Page Banner

United States Department of Agriculture

Agricultural Research Service

Related Topics

Research Project: Management, Evaluation, Acquisition and Distribution of Native Plant Germplasm for Research and Restoration

Location: Plant Germplasm Introduction and Testing Research

2013 Annual Report

1a. Objectives (from AD-416):
Provide adapted genetic resources of key native species needed for revegetation on public lands.

1b. Approach (from AD-416):
Acquisition of key native species and characterization research to identify populations adapted to different revegetation areas.

3. Progress Report:
This progress contributes to the Objective 2 of the parental project: “Conduct genetic characterizations and phenotypic evaluations of genetic resources of the preceding crops and related wild species for priority genetic and agronomic traits”. There is an expanding demand for native seed for restoration. In cooperation with the BLM’s Seeds of Success (SOS) program, native plant materials are being received, catalogued, processed, stored, and distributed through the National Plant Germplasm System (NPGS). For the reporting period, seeds of more than 1,100 native accessions from the SOS program were received and documented in the Germplasm Resources Information Network (GRIN) at the Western Regional Plant Introduction Station (WRPIS), Pullman Washington. There were 750 accessions placed in long-term storage (18°C) at the National Center for Genetic Resource Preservation (NCGRP), Fort Collins Colorado. There are now more than 8,333 new accessions representing key native grasses and forbs in the NPGS. For accessions with sufficient seed quantities, accessions were placed in the WRPIS active collection at 4°C for distribution to the user community. Utilization of germplasm from this collection continues to grow. This year, 82 seed orders comprised of 224 accessions in 264 packets were distributed to the user community. As a result of this effort, public and private researches have increased access to native species needed for expanded use of native germplasm.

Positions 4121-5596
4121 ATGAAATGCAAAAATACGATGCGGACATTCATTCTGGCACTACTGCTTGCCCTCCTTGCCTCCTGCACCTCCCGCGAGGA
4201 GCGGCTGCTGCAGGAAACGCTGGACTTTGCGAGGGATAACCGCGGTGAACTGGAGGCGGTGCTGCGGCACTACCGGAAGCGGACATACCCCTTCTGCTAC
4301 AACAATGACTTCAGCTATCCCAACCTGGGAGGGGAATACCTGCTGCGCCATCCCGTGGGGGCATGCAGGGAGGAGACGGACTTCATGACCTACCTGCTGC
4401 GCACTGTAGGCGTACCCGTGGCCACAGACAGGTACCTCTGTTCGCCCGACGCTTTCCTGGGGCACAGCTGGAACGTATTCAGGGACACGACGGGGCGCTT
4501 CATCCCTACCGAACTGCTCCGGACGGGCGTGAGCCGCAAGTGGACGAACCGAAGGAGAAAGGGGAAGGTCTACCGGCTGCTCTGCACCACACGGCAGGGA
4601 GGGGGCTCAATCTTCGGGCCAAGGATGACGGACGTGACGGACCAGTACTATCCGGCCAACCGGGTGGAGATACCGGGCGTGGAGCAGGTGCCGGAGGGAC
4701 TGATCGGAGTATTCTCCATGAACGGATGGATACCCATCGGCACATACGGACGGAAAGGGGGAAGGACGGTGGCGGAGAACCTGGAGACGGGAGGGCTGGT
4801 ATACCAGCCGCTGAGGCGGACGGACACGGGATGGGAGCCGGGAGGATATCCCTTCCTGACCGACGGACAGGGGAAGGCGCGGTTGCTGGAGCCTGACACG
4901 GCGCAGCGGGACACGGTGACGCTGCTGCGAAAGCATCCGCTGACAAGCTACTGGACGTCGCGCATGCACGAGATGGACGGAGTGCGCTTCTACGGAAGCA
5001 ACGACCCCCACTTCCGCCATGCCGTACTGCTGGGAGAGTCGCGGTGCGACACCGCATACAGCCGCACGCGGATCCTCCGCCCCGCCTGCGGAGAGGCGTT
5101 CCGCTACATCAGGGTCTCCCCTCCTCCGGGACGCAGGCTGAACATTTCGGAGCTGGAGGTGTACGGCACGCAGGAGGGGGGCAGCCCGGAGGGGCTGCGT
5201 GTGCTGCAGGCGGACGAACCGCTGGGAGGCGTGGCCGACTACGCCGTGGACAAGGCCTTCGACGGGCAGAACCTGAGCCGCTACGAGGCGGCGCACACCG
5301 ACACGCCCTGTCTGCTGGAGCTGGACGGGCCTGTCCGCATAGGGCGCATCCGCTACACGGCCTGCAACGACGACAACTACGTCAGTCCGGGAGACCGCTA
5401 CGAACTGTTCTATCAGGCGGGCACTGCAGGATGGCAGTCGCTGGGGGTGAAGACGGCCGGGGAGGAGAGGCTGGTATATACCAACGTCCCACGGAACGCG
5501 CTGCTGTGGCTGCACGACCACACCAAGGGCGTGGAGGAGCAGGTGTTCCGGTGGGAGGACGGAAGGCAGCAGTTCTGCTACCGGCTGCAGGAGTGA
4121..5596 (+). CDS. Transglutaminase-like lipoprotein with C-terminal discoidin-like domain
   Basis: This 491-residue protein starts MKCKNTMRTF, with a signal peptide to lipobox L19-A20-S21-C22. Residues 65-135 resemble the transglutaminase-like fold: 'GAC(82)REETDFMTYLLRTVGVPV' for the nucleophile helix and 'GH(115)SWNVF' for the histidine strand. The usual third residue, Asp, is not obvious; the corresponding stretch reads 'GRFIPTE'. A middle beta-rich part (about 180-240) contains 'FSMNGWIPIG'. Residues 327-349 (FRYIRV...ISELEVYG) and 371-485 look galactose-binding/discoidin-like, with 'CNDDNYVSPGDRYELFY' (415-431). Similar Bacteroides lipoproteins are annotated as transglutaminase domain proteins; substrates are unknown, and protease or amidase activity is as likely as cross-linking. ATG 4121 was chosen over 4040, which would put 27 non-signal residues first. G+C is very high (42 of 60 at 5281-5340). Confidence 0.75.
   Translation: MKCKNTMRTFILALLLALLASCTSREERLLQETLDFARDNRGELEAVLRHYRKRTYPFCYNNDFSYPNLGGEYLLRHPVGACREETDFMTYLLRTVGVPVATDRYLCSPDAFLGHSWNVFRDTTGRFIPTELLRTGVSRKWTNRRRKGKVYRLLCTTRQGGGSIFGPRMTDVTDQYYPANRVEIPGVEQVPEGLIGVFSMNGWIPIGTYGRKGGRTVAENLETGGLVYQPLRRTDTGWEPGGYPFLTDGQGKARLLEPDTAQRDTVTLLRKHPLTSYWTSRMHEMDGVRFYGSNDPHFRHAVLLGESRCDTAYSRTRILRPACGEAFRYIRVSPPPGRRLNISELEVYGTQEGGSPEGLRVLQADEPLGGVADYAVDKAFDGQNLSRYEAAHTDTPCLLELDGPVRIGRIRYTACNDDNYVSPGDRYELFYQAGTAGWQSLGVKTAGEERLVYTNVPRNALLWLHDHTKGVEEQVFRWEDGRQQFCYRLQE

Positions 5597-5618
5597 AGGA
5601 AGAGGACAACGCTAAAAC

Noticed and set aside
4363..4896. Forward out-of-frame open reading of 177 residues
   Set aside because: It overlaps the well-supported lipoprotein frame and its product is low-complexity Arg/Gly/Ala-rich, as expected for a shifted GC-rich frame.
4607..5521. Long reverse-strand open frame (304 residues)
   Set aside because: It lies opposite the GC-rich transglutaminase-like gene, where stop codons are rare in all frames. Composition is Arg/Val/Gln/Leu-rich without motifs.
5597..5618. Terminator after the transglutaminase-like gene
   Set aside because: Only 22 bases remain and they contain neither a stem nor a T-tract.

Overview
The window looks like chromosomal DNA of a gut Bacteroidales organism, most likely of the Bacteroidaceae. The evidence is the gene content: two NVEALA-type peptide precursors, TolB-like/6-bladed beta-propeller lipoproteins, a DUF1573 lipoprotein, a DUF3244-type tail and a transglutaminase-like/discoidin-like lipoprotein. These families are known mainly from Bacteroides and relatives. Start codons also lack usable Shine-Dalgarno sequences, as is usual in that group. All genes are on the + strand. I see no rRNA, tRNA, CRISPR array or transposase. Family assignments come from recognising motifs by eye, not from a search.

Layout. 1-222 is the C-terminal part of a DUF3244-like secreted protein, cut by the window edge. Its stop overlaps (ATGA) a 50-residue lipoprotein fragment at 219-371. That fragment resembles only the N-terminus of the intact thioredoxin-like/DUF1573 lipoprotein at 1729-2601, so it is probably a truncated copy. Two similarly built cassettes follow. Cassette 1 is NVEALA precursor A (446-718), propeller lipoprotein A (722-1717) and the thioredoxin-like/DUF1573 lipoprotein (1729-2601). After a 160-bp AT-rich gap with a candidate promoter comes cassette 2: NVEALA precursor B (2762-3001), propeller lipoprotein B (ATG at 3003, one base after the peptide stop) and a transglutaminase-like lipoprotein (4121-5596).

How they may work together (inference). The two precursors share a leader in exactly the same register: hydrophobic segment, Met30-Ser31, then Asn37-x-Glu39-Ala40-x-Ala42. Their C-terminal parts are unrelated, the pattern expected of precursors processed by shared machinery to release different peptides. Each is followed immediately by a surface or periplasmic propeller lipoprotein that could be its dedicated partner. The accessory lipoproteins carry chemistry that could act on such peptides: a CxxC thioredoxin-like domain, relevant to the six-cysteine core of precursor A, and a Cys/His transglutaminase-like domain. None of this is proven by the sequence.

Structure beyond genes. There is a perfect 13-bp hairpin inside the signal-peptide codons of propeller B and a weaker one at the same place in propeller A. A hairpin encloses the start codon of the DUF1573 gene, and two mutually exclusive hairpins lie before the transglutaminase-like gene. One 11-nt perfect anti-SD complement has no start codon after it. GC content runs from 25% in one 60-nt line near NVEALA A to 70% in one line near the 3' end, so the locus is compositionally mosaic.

4. Accomplishments

Last Modified: 06/25/2017
Footer Content Back to Top of Page